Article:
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Essex EPC Service

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07862 058174

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Mon to Sat 8.00 - 18.00



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Carrying out EPC's on your home

Hello, my name is Steve Maclean, and I’m your friendly and knowledgeable local Domestic Energy Assessor. I am certified by ECMK, the UK’s largest energy accreditation body, and I have many years of experience providing Energy Performance Certificates for customers’ properties. I am always happy to discuss your needs before scheduling an inspection, so please contact me by phone, text, or email to discuss your energy needs. 

My prices begin at £100.00 and cover the majority of the properties in the area. This may be higher for larger properties or homes with multiple extensions depending on the complexity of the dwelling.

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Have a look at questions which are asked

When selling or renting their property, homeowners must provide an EPC. The certificate should be presented and made available to the estate agent who is marketing the property. Many of our clients also request an updated EPC on their property when they have changed the fabric of the building or installed new energy-efficient heating systems, among other things. If you believe your property would benefit from an updated EPC and would like a free impartial discussion about the level of benefit you would gain from an updated EPC, we are always happy to discuss.

EPC stands for Energy Performance Certificate and is an assessment of a property’s energy efficiency. A fully qualified and accredited Domestic Energy Assessor will visit and inspect the property being assessed. The assessment considers three major aspects of the property.

  • The property’s ability to generate or use incoming energy.
  • How efficient is the property at producing the energy it consumes?
  • How effective is the property at retaining the energy it consumes?

Minimum Energy Efficiency Standards were recently introduced regulations in an attempt to protect UK tenants from low energy efficient properties. According to the new rules, a rented property must have an EPC with an energy rating of E. This has prompted many landlords to address energy-saving measures at their properties as well as update their EPC  assessments in recent years.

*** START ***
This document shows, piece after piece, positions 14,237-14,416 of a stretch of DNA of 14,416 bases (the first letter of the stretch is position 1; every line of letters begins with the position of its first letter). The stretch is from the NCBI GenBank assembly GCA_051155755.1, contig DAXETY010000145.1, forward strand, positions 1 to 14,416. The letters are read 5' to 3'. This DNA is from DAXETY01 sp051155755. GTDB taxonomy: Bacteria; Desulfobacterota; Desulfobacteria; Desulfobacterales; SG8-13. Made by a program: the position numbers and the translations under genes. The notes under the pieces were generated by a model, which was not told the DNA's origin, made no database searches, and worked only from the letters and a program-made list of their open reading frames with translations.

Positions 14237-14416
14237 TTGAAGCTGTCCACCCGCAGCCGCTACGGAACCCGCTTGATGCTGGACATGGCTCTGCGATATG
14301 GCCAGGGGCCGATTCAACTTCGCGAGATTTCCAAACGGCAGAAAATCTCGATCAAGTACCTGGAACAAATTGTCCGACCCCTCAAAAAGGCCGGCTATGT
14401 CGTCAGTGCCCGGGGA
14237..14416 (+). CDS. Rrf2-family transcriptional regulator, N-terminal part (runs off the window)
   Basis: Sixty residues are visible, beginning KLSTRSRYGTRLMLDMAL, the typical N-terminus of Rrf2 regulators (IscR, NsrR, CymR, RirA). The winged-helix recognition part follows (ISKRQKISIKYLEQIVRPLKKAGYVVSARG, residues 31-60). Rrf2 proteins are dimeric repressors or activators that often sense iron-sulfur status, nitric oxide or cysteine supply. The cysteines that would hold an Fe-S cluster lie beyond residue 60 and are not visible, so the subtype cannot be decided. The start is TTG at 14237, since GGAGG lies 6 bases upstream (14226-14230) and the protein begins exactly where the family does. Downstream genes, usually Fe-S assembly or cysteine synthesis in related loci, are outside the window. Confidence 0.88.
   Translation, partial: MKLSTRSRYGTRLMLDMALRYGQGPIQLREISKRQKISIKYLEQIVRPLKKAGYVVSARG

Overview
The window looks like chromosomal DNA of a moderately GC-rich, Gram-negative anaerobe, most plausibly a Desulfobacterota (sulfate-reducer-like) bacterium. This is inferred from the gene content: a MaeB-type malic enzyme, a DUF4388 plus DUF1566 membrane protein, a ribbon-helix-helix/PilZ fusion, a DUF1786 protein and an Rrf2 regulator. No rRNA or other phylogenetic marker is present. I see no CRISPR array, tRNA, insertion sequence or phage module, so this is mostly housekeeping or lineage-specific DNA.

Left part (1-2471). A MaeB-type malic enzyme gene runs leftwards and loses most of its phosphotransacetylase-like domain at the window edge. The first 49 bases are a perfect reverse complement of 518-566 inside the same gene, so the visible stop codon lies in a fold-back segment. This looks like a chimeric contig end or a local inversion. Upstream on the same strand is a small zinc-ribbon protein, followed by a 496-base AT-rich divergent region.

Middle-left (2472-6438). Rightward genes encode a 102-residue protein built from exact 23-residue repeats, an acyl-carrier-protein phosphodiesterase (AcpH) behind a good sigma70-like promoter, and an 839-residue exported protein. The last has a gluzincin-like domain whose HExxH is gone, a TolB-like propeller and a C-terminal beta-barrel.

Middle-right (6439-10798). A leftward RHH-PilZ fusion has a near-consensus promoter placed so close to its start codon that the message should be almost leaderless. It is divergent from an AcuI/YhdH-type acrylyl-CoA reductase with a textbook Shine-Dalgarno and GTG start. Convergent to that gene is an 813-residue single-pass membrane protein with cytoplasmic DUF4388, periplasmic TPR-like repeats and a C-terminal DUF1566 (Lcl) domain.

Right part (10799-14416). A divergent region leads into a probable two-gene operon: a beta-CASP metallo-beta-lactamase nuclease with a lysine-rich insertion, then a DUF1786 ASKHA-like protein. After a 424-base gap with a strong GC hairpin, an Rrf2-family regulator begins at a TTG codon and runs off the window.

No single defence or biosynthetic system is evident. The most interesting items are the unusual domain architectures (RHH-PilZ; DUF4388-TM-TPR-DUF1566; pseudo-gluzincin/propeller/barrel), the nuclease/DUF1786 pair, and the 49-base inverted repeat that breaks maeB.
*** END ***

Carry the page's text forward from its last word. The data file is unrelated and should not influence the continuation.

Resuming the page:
Please keep in mind that our assessors are trained to inspect properties alone, without the presence or assistance of the property’s owner. So, if you are unable to attend the property, don’t worry; we can still deliver your EPC report as long as we have access to the premises. If you are able to attend the inspection, please ensure that the following access requirements are met:

  • The assessor has access to all rooms and bedrooms in the house.
  • If physically possible, the assessor can gain access to the property’s Loft.
  • The assessor can gain access to the back and side of the property to conduct a thorough visual external inspection of the structure.

In the UK, buildings are assigned an energy rating known as an Energy Performance Certificate (EPC). The EPC provides information about a building’s energy efficiency and carbon emissions, helping individuals and businesses make informed decisions about energy usage and potential improvements.

Here are some key points to understand about energy ratings and EPCs in the UK:

1. What is an Energy Performance Certificate (EPC)?
– An EPC is a document that rates the energy efficiency of a building on a scale from A (most efficient) to G (least efficient).